I have such a strange, persistent soft spot for Day26. I even went back and created a tag on this blog a year ago because I’ve written about them a lot.
But I don’t really know how much longer that will be the case.
I can’t decide what angers me more: that this song is written and produced by Dre and Vidal, who are capable of way better (like this, for instance), or that so much of this song is devoted to perennial rap cameo artist Fabolous and the completely devoid of talent Rick Ross.
It’s not clear to me what it is that RichGirl offers to the marketplace as a vocal group. Or rather, nothing that they have released so far requires four singers singing in harmony, or even bothers to take advantage of the fact that RichGirl is actually made up of four singers who, presumably, can sing in harmony.
It isn’t that they should do this*:
But there doesn’t seem to be even the pretense that we’re getting music that uses multiple voices in harmony to convey some emotion or idea that can’t be conveyed in the same way with one voice (or even one voice with background singers). I think the artist, producer, or label that figures out how to do that in this historical moment when there’s an entire generation that venerates artists whose whole appeal is the absence of any musical ability whatsoever will be wildly wildly successful.
So I guess it is the former that bothers me more. I get that the marketplace is producer-driven, dance-floor focused, and completely uninterested in vocal ability. But then – why a girl group? RichGirl exists solely to sell the idea of a girl group, without actually being a girl group.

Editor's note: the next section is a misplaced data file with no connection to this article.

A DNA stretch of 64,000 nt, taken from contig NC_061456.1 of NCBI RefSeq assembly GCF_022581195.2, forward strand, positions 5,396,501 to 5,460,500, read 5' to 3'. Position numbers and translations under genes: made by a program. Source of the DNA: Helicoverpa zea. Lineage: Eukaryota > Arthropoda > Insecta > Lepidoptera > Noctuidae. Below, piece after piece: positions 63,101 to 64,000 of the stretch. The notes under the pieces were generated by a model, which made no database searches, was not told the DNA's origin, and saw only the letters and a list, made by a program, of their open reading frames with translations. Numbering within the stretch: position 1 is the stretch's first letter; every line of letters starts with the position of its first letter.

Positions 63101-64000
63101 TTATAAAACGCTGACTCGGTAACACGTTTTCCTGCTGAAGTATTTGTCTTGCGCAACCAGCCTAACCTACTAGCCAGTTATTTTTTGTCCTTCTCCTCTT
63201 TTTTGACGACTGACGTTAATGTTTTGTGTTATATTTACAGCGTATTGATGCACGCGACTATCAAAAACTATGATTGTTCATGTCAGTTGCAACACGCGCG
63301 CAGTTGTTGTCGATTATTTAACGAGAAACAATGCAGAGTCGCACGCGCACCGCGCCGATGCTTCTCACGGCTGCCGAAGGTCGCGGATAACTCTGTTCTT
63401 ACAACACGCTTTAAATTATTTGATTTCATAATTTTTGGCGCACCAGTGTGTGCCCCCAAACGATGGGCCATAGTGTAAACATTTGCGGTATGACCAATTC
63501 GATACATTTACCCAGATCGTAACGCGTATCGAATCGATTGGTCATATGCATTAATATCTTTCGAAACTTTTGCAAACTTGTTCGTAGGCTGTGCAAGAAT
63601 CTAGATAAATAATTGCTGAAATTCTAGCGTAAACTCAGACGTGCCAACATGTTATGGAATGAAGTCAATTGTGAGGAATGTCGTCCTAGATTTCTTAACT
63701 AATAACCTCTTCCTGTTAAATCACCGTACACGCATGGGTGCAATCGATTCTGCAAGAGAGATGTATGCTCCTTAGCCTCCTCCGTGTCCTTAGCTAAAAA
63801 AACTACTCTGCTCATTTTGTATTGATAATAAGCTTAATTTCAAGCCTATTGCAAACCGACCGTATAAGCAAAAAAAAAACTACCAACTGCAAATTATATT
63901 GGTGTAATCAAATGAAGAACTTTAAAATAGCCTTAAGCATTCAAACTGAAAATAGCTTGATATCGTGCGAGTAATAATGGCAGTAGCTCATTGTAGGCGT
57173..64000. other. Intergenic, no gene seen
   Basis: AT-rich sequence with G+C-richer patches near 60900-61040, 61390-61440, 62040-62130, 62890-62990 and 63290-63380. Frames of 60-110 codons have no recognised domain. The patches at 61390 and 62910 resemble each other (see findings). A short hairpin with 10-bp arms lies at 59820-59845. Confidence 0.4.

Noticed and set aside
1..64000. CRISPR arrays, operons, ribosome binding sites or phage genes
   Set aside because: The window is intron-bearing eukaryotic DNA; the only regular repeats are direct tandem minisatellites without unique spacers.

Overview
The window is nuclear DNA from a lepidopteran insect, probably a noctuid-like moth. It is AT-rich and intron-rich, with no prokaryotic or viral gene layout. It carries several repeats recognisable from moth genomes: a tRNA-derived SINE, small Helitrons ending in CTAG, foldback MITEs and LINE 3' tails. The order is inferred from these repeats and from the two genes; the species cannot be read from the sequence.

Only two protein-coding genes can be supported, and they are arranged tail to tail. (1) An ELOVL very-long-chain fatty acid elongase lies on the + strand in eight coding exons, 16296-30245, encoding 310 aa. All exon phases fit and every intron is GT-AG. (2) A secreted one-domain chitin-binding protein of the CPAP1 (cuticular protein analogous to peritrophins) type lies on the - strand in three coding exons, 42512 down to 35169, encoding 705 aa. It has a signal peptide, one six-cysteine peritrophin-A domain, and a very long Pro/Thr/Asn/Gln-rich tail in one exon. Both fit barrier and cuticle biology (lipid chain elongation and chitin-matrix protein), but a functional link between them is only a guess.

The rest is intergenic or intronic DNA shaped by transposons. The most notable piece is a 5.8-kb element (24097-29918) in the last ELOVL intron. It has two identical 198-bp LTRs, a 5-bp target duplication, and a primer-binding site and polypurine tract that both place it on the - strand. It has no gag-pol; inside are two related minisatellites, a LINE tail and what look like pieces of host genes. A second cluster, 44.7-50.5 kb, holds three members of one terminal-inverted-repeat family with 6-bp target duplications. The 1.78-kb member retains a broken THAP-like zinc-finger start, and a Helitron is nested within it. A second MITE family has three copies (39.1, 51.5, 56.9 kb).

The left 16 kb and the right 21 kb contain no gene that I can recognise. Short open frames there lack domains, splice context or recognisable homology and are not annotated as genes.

I mean, I can’t even enjoy RichGirl as shamelessly derivative and unoriginal – Destiny’s Child taken to its most extreme end – anymore.
*Another post for another day: how Tiny was the best vocalist in Xscape, got the best leads on all the songs, and also how Tamika Scott’s greatness was unjustifiably overshadowed by her sister Latocha. Both of which are on display on this, their single best work.
Xscape’s relative obscurity is one of the biggest crimes in black music. They remain the only group that sings as well (both individually and as a group), perhaps even better, then En Vogue. And yet history has not given them the respect and admiration for what is a stellar, still listenable, body of work.
That said, Xscape actually made smart single choices, but the one mistake they made was not to release this song, All I Need, written by group member Tamika Scott, from their third and final album, Traces of my Lipstick.
Here Tamika and Tiny sing lead, with Tiny doing the sultry begging thing that only she can do while Tamika is a lil tougher in her phrasing. What I like about this song is that the changes are very subtle. These changes give the song an emotional fluidity that you feel intuitively, which few songs employ. The hook then becomes the least important part of the song as your attention is drawn to the subtle emotional shifts that happen between Tamika’s second verse and the hook, and the hook and the bridge.